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Should I Sway Back During My Golf Back SwingSwaying on the back swing will generally cause problems. This movement will create off centre hits due to poor timing and fairly irregular shot shapes and direction due to a poor swing path.

There are two major misconceptions about lateral movement (swaying) during the swing because some golfers think it will help them speed up their swing and enable them to hit the ball further. Others will try not to move at all and stay far too static during the swing and then actually hit the ball too short.

Many believe that swaying into the ball will generate more power because they can physically feel themselves moving towards the ball with the speed they think they have created.

The most common form of advice from playing partners is “Keep your head down” which has to be one of the most detrimental things to hear because they instantly tuck their chin into the top of their chest and remain totally static with the rest of the body. This creates a golf swing with only arm movements because the player is now too scared to move. A golf swing with just arm movements creates very little power and extremely inconsistent shot strikes due to the steepened angle of attack into the ball.

For a player to avoid swaying during the swing, they need to check they have a good posture at address because the swing is primarily about rotating around the spine angle not laterally moving away and towards the target.

Once a consistent and strong posture has been found, the shoulder rotation needs to be at the forefront of the players thought process. When taking the club away from the ball, the shoulders should rotate 90 degrees around the spine allowing the hips to rotate 45 degrees. This leaves a 45 degree tension between the two areas which converts into energy and power for the down swing. Once at the top of the back swing, the weight will have shifted slightly to the right foot but the head should have remained reasonably central throughout the movement.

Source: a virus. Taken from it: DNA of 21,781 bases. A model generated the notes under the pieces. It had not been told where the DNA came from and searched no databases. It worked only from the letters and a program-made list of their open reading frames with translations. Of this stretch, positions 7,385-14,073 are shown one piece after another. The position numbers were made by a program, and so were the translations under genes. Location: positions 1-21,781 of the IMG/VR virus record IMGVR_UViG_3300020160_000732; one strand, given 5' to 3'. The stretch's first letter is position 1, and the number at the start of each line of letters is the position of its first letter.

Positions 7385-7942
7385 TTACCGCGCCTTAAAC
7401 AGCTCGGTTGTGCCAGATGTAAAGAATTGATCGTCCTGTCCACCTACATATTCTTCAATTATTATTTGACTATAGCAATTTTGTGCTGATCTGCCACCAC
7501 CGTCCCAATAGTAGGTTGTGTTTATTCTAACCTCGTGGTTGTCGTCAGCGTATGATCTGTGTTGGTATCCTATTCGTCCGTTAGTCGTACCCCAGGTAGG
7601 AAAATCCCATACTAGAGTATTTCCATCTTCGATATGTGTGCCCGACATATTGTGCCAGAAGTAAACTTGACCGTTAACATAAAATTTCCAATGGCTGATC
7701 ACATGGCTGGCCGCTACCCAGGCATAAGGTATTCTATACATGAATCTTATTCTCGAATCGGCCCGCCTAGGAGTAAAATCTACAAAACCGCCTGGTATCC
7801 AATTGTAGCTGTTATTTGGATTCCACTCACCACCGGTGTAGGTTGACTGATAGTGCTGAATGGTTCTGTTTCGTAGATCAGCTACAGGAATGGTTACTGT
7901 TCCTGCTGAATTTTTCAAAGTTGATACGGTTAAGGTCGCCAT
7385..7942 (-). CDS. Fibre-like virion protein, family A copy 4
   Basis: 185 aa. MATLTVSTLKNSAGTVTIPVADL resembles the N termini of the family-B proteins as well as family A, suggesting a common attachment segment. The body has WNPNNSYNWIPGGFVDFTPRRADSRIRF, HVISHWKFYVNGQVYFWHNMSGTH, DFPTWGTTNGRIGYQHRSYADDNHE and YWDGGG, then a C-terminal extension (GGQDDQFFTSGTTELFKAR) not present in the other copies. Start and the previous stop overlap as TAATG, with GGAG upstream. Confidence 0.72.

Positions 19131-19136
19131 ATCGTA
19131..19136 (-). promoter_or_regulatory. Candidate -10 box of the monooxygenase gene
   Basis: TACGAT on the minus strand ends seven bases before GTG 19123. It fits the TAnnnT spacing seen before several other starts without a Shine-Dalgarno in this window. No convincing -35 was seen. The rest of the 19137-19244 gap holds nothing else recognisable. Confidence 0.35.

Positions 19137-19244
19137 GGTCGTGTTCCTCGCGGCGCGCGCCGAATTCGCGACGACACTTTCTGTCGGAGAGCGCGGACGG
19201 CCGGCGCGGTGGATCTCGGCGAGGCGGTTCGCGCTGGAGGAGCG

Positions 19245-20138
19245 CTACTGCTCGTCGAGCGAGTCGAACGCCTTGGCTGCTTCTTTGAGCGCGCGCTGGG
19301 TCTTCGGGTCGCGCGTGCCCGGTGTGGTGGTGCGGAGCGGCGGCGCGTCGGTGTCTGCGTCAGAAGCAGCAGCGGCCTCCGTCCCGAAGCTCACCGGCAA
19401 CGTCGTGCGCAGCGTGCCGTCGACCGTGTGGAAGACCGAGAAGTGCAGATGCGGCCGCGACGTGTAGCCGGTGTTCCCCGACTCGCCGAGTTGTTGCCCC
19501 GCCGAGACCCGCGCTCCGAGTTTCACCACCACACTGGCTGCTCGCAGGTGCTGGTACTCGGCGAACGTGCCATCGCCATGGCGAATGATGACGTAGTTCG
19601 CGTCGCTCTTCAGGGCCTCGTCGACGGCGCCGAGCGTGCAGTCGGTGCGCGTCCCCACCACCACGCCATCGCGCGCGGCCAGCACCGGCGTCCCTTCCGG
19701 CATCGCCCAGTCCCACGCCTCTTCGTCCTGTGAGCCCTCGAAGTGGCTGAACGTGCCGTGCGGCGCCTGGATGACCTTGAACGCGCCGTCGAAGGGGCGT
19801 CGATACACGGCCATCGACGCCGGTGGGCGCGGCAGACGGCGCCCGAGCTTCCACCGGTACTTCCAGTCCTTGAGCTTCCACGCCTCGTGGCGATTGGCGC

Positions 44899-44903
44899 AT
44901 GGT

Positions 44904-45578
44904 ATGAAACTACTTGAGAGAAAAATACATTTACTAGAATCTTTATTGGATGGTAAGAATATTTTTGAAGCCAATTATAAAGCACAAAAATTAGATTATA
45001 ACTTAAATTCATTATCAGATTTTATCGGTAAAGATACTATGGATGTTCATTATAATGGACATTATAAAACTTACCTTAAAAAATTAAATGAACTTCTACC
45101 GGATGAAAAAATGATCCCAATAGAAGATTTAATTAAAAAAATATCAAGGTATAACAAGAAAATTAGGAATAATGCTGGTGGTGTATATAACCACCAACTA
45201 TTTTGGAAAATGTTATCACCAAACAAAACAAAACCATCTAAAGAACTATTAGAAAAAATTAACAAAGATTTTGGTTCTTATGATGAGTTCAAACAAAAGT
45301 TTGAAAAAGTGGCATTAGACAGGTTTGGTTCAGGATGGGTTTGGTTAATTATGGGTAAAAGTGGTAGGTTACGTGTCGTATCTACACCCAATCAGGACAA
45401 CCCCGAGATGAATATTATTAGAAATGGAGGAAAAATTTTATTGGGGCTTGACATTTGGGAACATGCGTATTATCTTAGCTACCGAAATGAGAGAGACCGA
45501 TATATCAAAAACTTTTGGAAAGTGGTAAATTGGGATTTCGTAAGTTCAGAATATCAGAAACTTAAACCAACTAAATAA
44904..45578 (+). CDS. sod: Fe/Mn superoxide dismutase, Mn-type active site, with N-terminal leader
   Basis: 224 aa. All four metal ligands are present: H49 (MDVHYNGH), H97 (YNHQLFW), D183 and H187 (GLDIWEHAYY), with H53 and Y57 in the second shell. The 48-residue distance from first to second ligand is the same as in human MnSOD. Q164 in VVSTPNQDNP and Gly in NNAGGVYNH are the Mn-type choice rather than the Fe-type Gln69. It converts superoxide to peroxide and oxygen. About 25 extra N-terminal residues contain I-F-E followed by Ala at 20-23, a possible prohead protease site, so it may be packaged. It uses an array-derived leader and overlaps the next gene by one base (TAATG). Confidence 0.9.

Beware; there is potentially too much lateral movement when the weight of the player is on the outside of the right with the body in line.

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Swaying during the back swing will cause the player to move too far away from the ball making the down swing more difficult to consistently get back to the ball, not only with a good swing path but also makes striking the ball consistently from the middle of the club head hard to repeat.

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Swaying during the back swing can help create an over swing but not a correct length of swing. Any player who feels that their swing is not long enough should not use the swaying motion to create more shoulder turn as this will cause problems for many other aspects of their game.

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Lateral movement has a direct effect on the ball striking of a golfer, it will not play a big role in the players swing path, however, if it did then the swing path would go more out to in and create a slice shot rather than in to out and draw the ball.